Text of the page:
By Ian Roberts

On Friday November 30, 2018, the community of Klemtu, British Columbia, was deeply saddened at the passing of Percy Starr. Percy will forever be known as a respected Kitasoo/Xai’xais First Nation elder and Order of Canada recipient, and a large influence on Klemtu’s recent history.

For our staff at Mowi, Percy can be thanked for the part he played in providing regular earnings for 55 families in the small, remote village. But he also gave us all a lot more.

When I first walked into Percy’s band manager office in 1997 – as a young production manager ready to build the beginning of a collaborative business venture – I was met by a man who would command my attention for the next 20 years. 

Whenever I returned to Percy’s office, I wondered if Percy actually liked me, as he could be very hard on your nerves. I received an answer to my question many months into our relationship when, after grilling me once again about one of my business decisions, he walked over to me and patted me on the back, with a wink. Years later, I got further confirmation he liked me when he came over to my table at a community dinner, and said, “Hey, young punk, you’re a good guy. You know that, right?”

Clearly, given I’m writing about this now, I really needed Percy Starr to like me. So much in fact, that I seemed to have made it a career goal.

But it was exactly that tough characteristic that made Percy such an admirable man, and ensured his first priority was taken care of: Kitasoo/Xai’xais members. The decision to dive into salmon aquaculture was never an easy personal decision for Percy – he was a proud commercial fishermen. But after watching the village’s fish processing plant shut down decades before, Percy’s leadership group allowed for the village to vote on whether to start its own salmon farm. In the mid-1980s they voted ‘yes’ – Klemtu was the first Nation to own and operate its own salmon farm. By the mid-1990s, Klemtu made the decision to seek a business partner to help ensure their aquaculture venture could compete on the global stage.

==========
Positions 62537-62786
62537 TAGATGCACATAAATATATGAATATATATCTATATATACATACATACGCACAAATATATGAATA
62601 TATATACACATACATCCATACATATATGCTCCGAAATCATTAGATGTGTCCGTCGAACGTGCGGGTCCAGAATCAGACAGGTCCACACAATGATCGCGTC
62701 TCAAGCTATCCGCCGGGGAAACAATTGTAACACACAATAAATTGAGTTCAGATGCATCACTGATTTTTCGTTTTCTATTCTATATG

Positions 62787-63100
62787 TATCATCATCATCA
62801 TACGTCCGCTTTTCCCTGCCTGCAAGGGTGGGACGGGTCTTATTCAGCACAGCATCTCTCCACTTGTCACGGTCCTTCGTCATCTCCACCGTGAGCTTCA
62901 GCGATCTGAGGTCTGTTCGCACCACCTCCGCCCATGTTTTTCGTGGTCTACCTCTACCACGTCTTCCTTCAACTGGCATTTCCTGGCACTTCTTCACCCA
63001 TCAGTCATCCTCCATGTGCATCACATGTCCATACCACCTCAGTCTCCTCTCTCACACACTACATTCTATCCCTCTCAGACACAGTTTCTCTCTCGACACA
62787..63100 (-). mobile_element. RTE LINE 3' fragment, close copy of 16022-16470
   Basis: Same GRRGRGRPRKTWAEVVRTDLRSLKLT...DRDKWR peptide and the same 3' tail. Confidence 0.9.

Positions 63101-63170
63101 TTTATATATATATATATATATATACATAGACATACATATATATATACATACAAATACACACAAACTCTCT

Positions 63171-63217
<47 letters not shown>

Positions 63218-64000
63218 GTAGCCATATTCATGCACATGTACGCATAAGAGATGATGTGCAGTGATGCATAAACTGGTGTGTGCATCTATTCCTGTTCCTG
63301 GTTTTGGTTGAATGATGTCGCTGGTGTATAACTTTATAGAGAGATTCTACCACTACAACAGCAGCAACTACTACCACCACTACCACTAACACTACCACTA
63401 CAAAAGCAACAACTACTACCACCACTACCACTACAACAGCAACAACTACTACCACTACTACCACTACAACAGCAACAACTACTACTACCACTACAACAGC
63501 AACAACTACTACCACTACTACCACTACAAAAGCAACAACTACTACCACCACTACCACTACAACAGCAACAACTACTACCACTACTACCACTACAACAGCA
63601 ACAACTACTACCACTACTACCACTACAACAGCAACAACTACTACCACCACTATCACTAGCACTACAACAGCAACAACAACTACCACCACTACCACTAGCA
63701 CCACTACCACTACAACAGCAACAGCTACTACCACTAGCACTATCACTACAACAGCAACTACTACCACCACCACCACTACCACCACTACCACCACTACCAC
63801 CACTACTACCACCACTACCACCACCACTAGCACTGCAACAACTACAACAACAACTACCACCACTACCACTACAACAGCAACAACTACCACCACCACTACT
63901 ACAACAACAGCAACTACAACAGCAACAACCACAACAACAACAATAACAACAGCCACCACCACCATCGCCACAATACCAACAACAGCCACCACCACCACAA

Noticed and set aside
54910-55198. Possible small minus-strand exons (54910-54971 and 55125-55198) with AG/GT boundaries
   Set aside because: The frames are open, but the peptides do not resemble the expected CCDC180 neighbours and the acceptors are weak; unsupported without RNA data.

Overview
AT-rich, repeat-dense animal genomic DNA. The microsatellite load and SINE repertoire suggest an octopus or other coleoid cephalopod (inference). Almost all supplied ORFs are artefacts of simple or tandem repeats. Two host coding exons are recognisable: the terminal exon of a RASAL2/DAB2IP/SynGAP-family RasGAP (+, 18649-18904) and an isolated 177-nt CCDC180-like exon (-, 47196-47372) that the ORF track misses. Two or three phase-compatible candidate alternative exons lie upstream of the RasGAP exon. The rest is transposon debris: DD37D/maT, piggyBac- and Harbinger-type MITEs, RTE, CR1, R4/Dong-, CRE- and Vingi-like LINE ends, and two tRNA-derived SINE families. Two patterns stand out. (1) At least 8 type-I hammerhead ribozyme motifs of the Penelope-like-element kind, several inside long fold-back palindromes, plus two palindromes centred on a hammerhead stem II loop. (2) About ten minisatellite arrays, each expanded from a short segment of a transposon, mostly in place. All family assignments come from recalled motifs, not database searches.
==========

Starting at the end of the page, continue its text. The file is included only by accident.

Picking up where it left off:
A generation later, this business venture continues to prove itself. Not that Percy would have needed to prove anything. But I am so happy that for many years Percy got to watch, from his window on the south hill, fish farmers make the walk to the town’s centre float to catch a ride to the farms, and plant workers migrate to the north end of town to process the daily salmon harvest. He was, understandably, very proud.

Perhaps Percy’s contribution to the people of Klemtu is best described by his Order of Canada: “By striving to re-establish the community of Klemtu when the local fish processing complex closed, he has created a prototype of sustainable economic development based on self-sufficiency and co-operation between aboriginal and non-aboriginal peoples. His community now serves as a successful model for self-renewal of First Nation communities, blending the best of the old culture with the best of the new.”

A “successful model” indeed, and one that we should all continue to emulate. And for that, Percy, we thank you.

Ian Roberts worked in Klemtu as production manager from 1997 to 2008. He is now communication director at Mowi.

Successful Builder of Indigenous Reconciliation Retiring



We Have a Lot to Thank Percy Starr For